after tea and pizza we headed down through the village to Marshall Gulch. Her a little creek tumbles along the tree lined street to the forest service parking area with picnic tables strewn all along the way. Most of these we already full of picnickers enjoying the lovely day. However, with people and kids playing and listening to music it didn’t make for very good birding at first until we found the trailhead behind the restroom. there, just a short distance up the trail, we found all kinds of birds, including a Mountain chickadee, and a huge flock of pine siskins feeding on cones overhead. We also saw a Hairy woodpecker, several Cordilleran flycatchers, and we heard a Hermit Thrush singing. By now we realized it was time to head back down the mountain. But before we did, we drove all the way to the top. We didn’t see many birds up there, but we did find a cute horned toad, and the views were spectacular, though a bit hazy from all the dust!
17. horned toad-kab
18. tucson valley-kab View from the top of Mount Lemmon over the Tucson Valley
Today has been a wonderful day birding with a wonderful friend. Anyone who reads this blog on a regular basis or knows me knows that I like to keep lists of all the birds I see and I get excited when I see a new bird or get a new species in anew county. I have lists of list, but they are the side pleasure. the main pleasure for me is being outside and seeing the birds. I am happy to see a Robin as much as a Red-faced Warbler. I just love the birds. And I love to count them.

Sunday, June 9, 2013

Misery on Mt. Ord but Serenity in Sunflower

1. view Mt. Ord-kab On the slopes of Mt. Ord 5-4-13
May 4, 2013: I arouse in the dark of a Sunday morning rolling out of bed at 3 a.m. and questioning my sanity. Why, exactly, was I getting up at this ungodly hour? Because I was going birding with my friend, Chris Rohrer, and my new friend, Gordon K. in Maricopa county. Why, you might ask, was this such a Big Deal to me? Because I only had 75 species on my Maricopa County Life List and I wanted to bring it up over 100 species. In a discussion I had with my husband the day before he doubted I could see 25 new species in one day, but I had high hopes. Until now I had only birded at Gilbert Water ranch and Encanto Park. This would be a while new habitat and I would be birding with people who knew what to look for and what they were seeing. Since we were to meet Gordon and another birder, Mark Ochs, in Chandler, AZ at 6 a.m. I had to leave my house by 4 to pick Chris up by 4:30 so we could be there by 6. I did try my best and we were only 20 minutes late.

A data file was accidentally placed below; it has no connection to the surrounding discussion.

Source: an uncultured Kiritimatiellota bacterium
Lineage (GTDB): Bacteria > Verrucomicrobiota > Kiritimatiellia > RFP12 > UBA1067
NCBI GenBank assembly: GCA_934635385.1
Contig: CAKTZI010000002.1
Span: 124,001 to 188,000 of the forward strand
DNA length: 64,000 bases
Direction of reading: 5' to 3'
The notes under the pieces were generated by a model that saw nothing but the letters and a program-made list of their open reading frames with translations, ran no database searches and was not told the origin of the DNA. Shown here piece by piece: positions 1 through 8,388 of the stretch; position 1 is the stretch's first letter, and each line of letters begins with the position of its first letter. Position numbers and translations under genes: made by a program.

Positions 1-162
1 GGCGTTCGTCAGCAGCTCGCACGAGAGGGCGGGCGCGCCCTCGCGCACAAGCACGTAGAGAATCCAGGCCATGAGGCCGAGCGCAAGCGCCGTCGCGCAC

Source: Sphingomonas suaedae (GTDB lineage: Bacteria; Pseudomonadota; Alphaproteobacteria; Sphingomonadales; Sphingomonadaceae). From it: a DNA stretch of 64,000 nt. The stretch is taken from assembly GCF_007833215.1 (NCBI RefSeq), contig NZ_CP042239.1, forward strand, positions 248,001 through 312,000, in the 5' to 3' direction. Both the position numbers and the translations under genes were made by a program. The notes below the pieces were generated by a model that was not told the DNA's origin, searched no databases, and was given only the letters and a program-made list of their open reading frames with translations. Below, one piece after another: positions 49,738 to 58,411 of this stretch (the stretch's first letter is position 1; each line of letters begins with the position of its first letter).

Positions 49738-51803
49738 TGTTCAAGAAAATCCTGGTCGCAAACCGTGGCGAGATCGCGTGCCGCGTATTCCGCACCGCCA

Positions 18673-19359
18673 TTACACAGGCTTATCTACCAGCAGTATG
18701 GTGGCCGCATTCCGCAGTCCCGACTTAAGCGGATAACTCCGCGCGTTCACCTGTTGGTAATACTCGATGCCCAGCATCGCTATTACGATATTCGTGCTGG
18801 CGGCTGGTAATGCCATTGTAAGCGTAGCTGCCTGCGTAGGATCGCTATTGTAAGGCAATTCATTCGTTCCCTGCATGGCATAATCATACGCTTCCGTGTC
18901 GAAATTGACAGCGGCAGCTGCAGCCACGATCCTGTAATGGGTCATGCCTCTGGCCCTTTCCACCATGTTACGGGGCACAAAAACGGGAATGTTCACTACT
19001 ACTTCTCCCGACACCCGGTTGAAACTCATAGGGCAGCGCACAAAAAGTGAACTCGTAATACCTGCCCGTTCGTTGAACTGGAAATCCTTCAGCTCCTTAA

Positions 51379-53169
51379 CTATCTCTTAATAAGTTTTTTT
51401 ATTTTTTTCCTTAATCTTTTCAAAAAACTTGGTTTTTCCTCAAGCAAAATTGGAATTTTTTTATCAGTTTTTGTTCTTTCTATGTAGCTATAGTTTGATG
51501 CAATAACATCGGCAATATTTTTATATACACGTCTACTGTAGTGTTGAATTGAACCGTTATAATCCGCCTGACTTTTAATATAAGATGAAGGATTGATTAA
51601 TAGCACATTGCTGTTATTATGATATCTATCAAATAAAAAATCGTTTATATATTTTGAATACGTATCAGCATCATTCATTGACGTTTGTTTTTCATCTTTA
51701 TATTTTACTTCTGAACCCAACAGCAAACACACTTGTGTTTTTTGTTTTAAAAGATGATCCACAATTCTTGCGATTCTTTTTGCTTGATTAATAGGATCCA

2. bushtit-kab Bushtit
We were on the slopes of Mt. Ord before 7:30. It still felt a bit chilly when we arrived and I was wishing I had a jacket. Little did I know I would soon long for that coolness. On the lower slopes we started our day with Black-chinned sparrows, Scott’s Orioles and a stray Virginia’s Warbler at low elevation, a Life Bird for both Chris and I. As we traveled up the mountain the day grew warmer and soon I was shedding my light sweater and seeking shade.
3. graces warbler-kab Grace’s Warbler on trail
We counted birds all along the dirt road as we travelled higher and higher up the slopes. Eventually we parked the car and walked along a trail that cut across the western face of Mount Ord. Here tall pines towered over us and cast a cooling shade. Warblers, vireos, and towees were all around us. Overhead a Zone-tailed hawk swooped by. It was getting hotter and I was getting hungry, yet we kept on.